H.J.: In the old days, all those big deals were made on a handshake. With no contract. And they were all honored.

O.W.: In common with all Protestant or Jewish cultures, America was developed on the idea that your word is your bond. Otherwise, the frontier could never have been opened, ’cause it was lawless. A man’s word had to mean something. My theory is that everything went to hell with Prohibition, because it was a law nobody could obey. So the whole concept of the rule of law was corrupted at that moment. Then came Vietnam, and marijuana, which clearly shouldn’t be illegal, but is. If you go to jail for ten years in Texas when you light up a joint, who are you? You’re a lawbreaker. It’s just like Prohibition was. When people accept breaking the law as normal, something happens to the whole society. You see?

Richard Burton comes to the table.

Richard Burton: Orson, how good to see you. It’s been too long. You’re looking fine. Elizabeth is with me. She so much wants to meet you. Can I bring her over to your table?

O.W.: No. As you can see, I’m in the middle of my lunch. I’ll stop by on my way out.

Burton exits.

H.J.: Orson, you’re behaving like an asshole. That was so rude.

O.W.: Do not kick me under the table. I hate that. I don’t need you as my ­conscience, my Jewish Jiminy Cricket. Especially do not kick my boots. You know they protect my ankles. Richard Burton had great talent. He’s ruined his great gifts. He’s become a joke with a celebrity wife. Now he just works for money, does the worst shit. And I wasn’t rude. To quote Carl Laemmle, “I gave him an evasive answer. I told him, ‘Go fuck yourself.’ ”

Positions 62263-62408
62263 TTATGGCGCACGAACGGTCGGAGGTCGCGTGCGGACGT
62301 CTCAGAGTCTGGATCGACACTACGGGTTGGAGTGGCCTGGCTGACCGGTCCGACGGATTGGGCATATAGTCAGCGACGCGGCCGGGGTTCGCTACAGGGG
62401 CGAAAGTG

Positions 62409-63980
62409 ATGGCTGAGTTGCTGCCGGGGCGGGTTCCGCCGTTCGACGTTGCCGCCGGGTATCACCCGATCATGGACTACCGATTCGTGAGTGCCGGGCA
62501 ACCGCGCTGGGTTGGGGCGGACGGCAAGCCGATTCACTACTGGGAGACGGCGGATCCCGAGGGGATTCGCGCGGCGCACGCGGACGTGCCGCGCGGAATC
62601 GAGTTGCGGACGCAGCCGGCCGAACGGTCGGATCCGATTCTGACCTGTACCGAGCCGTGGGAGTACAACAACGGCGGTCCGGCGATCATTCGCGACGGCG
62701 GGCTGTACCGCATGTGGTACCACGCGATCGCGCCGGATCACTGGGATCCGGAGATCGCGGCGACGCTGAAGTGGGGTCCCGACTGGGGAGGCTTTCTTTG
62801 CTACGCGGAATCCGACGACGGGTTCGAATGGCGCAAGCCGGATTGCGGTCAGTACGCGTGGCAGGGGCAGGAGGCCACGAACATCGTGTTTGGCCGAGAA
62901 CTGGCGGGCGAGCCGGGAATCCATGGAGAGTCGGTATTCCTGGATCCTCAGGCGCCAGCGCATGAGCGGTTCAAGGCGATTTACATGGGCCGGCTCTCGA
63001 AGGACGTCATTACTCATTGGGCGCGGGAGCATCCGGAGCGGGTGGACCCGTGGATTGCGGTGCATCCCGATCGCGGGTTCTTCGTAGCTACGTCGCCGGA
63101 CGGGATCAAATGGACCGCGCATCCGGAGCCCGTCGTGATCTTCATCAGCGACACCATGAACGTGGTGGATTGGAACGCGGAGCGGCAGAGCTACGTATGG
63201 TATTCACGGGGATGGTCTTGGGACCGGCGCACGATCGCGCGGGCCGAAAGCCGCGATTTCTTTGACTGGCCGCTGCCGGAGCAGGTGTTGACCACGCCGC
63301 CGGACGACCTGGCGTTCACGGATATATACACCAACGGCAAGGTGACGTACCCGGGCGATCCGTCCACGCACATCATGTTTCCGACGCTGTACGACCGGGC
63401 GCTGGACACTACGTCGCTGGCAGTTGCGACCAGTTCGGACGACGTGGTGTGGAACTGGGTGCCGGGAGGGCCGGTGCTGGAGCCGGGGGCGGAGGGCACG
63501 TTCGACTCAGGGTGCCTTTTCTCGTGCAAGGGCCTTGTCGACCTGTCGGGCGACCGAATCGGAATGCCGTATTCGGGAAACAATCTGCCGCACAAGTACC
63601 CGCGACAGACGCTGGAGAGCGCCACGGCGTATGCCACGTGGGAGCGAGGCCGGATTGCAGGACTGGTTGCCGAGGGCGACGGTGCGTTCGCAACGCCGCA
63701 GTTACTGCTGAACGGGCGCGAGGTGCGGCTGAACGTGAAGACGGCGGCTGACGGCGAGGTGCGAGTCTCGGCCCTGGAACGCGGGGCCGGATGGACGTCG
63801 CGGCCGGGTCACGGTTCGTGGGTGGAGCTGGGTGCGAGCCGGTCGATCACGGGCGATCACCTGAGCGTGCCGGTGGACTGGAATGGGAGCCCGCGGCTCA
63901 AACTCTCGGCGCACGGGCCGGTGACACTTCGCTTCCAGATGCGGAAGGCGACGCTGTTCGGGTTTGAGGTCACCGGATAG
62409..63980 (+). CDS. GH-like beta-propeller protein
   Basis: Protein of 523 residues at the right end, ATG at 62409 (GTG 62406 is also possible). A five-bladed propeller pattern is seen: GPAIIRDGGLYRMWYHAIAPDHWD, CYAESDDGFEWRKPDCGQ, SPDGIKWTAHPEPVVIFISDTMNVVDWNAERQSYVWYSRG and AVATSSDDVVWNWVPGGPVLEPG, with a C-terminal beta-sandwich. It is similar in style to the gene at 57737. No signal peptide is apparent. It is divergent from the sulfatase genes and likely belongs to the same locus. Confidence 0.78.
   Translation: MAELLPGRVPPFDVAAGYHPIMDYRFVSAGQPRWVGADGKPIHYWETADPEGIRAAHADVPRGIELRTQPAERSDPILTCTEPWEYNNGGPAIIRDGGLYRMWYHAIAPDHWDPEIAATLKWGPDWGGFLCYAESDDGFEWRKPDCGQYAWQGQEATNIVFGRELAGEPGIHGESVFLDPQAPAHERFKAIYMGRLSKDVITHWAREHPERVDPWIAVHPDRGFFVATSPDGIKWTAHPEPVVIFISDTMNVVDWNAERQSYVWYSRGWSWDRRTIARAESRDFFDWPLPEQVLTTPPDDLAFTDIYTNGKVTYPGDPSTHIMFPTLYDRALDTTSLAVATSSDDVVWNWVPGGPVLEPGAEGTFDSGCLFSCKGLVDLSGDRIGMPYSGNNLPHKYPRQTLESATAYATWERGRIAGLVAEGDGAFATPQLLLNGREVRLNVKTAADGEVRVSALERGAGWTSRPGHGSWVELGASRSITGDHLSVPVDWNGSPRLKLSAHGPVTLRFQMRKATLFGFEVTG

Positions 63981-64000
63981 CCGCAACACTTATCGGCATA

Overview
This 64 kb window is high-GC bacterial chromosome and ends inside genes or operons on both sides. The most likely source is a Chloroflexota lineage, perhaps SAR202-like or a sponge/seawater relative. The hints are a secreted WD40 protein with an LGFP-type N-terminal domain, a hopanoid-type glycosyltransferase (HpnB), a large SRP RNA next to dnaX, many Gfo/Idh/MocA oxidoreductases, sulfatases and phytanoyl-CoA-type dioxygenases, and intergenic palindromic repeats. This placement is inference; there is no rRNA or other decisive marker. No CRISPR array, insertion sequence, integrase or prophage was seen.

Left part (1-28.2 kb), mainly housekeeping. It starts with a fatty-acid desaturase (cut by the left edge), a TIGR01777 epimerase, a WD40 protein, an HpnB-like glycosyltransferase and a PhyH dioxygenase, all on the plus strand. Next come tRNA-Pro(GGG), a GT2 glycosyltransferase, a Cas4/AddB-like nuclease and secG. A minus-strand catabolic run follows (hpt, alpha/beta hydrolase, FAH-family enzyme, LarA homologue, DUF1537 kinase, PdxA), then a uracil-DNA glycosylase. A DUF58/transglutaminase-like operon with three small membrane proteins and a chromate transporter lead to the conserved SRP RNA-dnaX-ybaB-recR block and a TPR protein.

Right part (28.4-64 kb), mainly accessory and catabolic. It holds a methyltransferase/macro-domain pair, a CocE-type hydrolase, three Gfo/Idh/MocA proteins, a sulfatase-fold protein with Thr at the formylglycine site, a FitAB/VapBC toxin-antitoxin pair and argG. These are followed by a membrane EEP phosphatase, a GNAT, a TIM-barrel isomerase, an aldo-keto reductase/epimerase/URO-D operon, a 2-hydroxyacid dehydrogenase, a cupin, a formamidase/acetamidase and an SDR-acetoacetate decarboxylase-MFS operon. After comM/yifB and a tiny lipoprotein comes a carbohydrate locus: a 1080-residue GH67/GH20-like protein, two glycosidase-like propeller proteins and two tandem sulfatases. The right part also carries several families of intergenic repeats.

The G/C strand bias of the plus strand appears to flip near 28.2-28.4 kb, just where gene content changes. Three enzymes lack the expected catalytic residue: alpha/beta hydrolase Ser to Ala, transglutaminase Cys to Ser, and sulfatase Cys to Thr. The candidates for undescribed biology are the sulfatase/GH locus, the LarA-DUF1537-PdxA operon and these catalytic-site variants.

H.J.: So you’re saying he sold out, and you didn’t.

O.W.: In his time, Sam Goldwyn was considered a classy producer because he never deliberately did anything that wasn’t his idea of the best quality goods. I respected him for that. He was an honest merchant. He may have made a bad ­picture, but he didn’t know it was a bad picture. And he was funny. He actually once said to me, in that high voice of his, “Orson, for you I’d write a blanket check.” He said, “With Warner Brothers, a verbal commitment isn’t worth the paper it’s written on.”